Battle Harbour, Once the Unofficial Capital of Labrador

I am not sure what first drew me to Battle Harbour.   I think it may have been the advertisement in Newfoundland’s “Lost and Found” travel brochure.  Maybe it was the article with the word “Escape” in the title.  Or maybe it was the promise of a place where “the distance is as much metaphorical as it is physical.”

I’ve always gravitated to historic places with a feel for authenticity….that promise realism of what life was like so long ago, yet also understate the conveniences and comforts of present day. I don’t really care for places like Williamsburg with its spiffy Continue reading

Red Bay, White Dust, and Black Flies

Red Bay, up the rugged coast of Labrador, is one of Canada’s newer UNESCO World Heritage Sites.  Awarded the UNESCO status in 2013, this sheltered bay was once a thriving whale fishery, driven by the demand for whale oil used for lighting and manufacturing in Europe.

Between 1530 and the early part of the 16th century, Basque people from Spain and southern France would travel over in the spring, setting up what was the world’s first industrial scale fishing industry, Continue reading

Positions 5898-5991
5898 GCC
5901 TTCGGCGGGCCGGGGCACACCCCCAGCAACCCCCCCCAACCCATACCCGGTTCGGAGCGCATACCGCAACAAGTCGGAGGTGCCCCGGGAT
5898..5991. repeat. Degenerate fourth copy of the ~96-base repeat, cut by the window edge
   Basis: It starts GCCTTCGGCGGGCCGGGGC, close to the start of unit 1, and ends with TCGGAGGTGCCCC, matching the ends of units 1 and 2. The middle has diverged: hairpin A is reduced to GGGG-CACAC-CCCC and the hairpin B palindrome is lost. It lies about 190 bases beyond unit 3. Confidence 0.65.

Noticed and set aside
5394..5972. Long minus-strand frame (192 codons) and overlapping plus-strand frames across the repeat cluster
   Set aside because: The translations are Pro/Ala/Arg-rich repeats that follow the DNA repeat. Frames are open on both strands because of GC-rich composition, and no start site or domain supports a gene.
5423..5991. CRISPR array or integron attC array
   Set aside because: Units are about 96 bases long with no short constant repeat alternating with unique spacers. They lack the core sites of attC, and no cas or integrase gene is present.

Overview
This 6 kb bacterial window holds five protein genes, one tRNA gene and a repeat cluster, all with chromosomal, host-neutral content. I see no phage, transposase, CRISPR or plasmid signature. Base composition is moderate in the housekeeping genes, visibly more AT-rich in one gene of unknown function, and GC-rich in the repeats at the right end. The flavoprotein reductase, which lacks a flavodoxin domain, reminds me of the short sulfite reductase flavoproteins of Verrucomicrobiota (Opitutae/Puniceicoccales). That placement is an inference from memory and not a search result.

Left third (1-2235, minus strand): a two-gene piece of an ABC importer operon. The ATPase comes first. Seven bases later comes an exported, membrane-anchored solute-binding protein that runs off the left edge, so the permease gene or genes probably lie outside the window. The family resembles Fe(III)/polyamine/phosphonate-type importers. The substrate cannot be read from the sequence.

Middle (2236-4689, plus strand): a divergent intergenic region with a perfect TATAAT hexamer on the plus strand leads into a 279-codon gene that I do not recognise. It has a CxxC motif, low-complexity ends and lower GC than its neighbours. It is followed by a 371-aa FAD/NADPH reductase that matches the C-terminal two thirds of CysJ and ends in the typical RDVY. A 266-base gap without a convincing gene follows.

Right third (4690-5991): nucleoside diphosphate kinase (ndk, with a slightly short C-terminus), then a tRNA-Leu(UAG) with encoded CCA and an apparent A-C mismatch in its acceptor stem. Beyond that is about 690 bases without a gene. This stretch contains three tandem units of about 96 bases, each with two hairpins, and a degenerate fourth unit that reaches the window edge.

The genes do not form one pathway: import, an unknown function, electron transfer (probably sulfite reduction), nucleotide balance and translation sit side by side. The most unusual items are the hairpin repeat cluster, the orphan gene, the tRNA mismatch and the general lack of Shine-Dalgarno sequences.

Amour in Labrador!

Have you ever had one of those times when things just seem surreal? When you ask yourself “Is this reality, or maybe I have died, and this heaven?” Like a series of things that “never happen,” happen all at once?

I’ve had an ongoing love affair with lighthouses since I was a small child, allowed to climb the tower of the Port Isabel lighthouse on our family vacations to South Padre Island. So consider the irony that I end up spending the night with a lighthouse called “Amour,” defined as “a secret or illicit love affair or lover.” Continue reading

The Viking Trail to the Big Land of Labrador

My northernmost point on the island of Newfoundland is L’Anse aux Meadows, UNESCO World Heritage site at the end of The Viking Trail.

If one is to write an honest blog, it sometimes means confessing to one’s ignorance.  Prior to my visit to L’Anse aux Meadows, my knowledge of Leif Erikson was relegated to high school history class when Leif was used as an example of a “patronym,” the naming convention of a person’s surname being based on the given name of one’s father.  Leif Erikson was “Erik’s son,” son of “Eric the Red,” who was credited with discovering Greenland. Continue reading